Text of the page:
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One of the hardest days of my life was the day I decided to hire my own boss. I cofounded Looksharp six years ago and had been through the trenches. From cutting founder salaries and narrowly raising a seed round in 2010 to losing key employees at key moments, we had dodged more bullets than James Bond. Yet, through the challenges, we built a successful company with millions of users, a phenomenal team, and backing from some of the best investors in the world.
When my cofounder brought up an interest in hiring someone more experienced than me in the marketing role, it caught me off guard, but it shouldn’t have. Our team was expanding, our marketing budget was ballooning, and we needed to develop new channels that I had never built before. Surely someone who’d been there before could execute faster?
Sound logic aside, when you fire yourself from the company you built (because that’s what you’re doing), none of this matters — you are going to feel awful. You’ll have to defuse yourself from your identity as a founder and come face to face with the fact that you might not always work at the startup you spent years building.
Here are some of the lessons I learned going through this process that I hope will help other founders, early employees, or anyone else who has to hire above them. It happens a lot and, while it’s never easy, I ended up learning more in the last year than just about any other time in our startup’s life.
Lesson 1: Accept the Change
As the hiring conversation evolved, I had trouble sleeping. My mind was racing, and I was full of personal disappointment. In the midst of the talks, I decided to take a trip to Vancouver to help clear my mind.
On my first night there I was staying at a hostel, and at 3 in the morning I was still awake. Suddenly, my 6’5’’ hostel roommate came back from the bars. He spent 15 minutes trying to climb into his bunk before giving up, turning around, and throwing up all over his suitcase. The scene was absurd, funny, and for whatever reason pulled me out of my negative headspace. Sure, I was torn up about my job, but at least I had a clean set of clothes to wear the next day.
In that moment I decided life is too short to be angry; I was going to stop resisting change and accept it. This decision made all the difference. I started sleeping better and became happier overall. When I got back to San Francisco, I had to go to work every day and face the reality of finding my replacement, but by accepting the change I was no longer pulled in different directions.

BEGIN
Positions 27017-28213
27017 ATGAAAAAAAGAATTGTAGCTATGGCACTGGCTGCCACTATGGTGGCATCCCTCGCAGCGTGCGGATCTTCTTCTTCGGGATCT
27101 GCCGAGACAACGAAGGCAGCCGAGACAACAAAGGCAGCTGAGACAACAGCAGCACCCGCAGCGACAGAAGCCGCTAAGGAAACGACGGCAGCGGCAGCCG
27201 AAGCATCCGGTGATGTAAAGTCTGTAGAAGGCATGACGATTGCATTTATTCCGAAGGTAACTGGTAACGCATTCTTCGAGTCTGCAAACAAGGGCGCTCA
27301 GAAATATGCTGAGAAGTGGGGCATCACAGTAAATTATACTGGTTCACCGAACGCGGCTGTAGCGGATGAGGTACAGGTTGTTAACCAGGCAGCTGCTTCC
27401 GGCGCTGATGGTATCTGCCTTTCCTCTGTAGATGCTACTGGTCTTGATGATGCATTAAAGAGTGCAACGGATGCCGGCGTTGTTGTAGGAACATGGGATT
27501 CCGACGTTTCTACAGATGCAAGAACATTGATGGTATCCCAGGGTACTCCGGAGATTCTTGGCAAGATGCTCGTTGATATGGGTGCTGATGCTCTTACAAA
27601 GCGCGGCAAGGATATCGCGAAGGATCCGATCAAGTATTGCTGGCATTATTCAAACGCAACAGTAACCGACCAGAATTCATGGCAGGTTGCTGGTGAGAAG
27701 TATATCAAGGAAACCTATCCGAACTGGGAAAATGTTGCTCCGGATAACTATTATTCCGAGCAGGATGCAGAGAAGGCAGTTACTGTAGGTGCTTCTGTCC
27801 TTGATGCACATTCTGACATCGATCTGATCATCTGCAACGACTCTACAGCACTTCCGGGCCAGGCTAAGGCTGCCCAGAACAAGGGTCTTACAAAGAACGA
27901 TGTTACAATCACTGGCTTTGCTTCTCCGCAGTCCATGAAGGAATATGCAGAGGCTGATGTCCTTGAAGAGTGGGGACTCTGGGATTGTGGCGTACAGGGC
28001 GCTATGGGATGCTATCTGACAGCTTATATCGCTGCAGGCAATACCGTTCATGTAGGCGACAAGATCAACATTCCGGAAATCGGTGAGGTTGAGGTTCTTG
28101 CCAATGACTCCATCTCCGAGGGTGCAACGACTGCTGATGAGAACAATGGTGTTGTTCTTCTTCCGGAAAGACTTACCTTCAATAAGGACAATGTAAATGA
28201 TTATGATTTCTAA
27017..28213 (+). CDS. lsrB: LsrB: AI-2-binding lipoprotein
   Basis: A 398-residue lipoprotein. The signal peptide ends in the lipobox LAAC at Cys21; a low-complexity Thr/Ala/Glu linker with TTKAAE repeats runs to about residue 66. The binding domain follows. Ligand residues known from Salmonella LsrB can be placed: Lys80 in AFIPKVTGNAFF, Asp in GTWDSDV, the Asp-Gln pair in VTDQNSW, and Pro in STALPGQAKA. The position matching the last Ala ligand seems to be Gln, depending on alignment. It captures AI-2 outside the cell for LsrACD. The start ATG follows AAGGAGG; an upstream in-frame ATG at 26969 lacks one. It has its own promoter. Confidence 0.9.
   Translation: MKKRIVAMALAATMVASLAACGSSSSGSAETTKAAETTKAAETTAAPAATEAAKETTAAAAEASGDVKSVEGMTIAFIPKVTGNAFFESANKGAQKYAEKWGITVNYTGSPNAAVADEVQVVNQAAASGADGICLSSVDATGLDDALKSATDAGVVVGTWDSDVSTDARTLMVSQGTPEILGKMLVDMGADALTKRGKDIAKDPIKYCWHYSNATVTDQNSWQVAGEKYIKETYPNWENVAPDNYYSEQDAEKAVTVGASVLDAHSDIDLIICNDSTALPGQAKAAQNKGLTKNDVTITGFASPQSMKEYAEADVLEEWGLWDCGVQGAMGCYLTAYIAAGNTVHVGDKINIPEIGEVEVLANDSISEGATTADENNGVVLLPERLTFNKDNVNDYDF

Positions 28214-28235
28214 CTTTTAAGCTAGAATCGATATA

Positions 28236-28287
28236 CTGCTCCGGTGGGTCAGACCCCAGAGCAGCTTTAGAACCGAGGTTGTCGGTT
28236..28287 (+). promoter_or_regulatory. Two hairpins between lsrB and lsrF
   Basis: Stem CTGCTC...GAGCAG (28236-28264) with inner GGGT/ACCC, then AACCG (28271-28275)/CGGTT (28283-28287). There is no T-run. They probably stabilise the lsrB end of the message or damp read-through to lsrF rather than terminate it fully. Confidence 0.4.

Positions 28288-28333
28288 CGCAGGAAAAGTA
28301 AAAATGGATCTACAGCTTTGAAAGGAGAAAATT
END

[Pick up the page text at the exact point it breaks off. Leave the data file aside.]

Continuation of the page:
Lesson 2: Learn to Meditate
In one of Ben Hororwitz’s best blog posts, he says, “By far the most difficult skill for me to learn as CEO was the ability to manage my own psychology. Organizational design, process design, metrics, hiring, and firing were all relatively straightforward skills to master compared to keeping my mind in check.”
It’s a fantastic quote because it shows that even the best leaders deal with immense psychological pressure when running a company.
The most effective tool I found to help me through the stress of this change was meditation. There are a million articles out there about meditation, but for me, the key was to practice for 10 minutes every morning. My goal wasn’t to find calm; it was to spend time reflecting on my upcoming day, prioritizing what needed to get done, both of which made it easier to focus on the task at hand rather than the thoughts in my head.
Lesson 3: You Will Grow as a Person
As an entrepreneur, when you hear Elon Musk say that “Starting a company is like staring death in the face,” you get a sense of pride, because you can relate to the statement in a way that 99.9% of the world cannot.
The hardest part of this change was to let go of the immense pride I had in my identity as an entrepreneur. In the end, this was one of the best parts of the process — it forced me to reflect on everything that led me into entrepreneurship and I knew would drive my success on future companies and endeavors. I realized that Looksharp was one of many companies I hope to build, and learning to handle hard decisions creates a personal resolve that can only benefit you in the long run.
Finally, it helps to have the genuine support of your team. I’m thankful to my coworkers, mentors, and the fantastic investors at Subtraction Capital, all of who were thoughtful and supportive throughout this process.
If you are ever in the doldrums of a big change at your company, feel free to reach out (firstname.lastname@example.org). Otherwise, onwards to building something awesome.
Note: There are a few other articles on this topic that I highly recommend including Fishkin’s blog on swapping drivers and Jonathan Strauss’ post on Replacing Oneself. In both cases, it is worth noting there is a big difference between replacing a CEO (“The vision person”) and a founder in marketing or engineering.
Nathan Parcells is cofounder and VP of Marketing at Looksharp, a series-A backed tech company that helps students launch their career. Outside of data-driven marketing Nathan enjoys rock climbing, writing and coffee.
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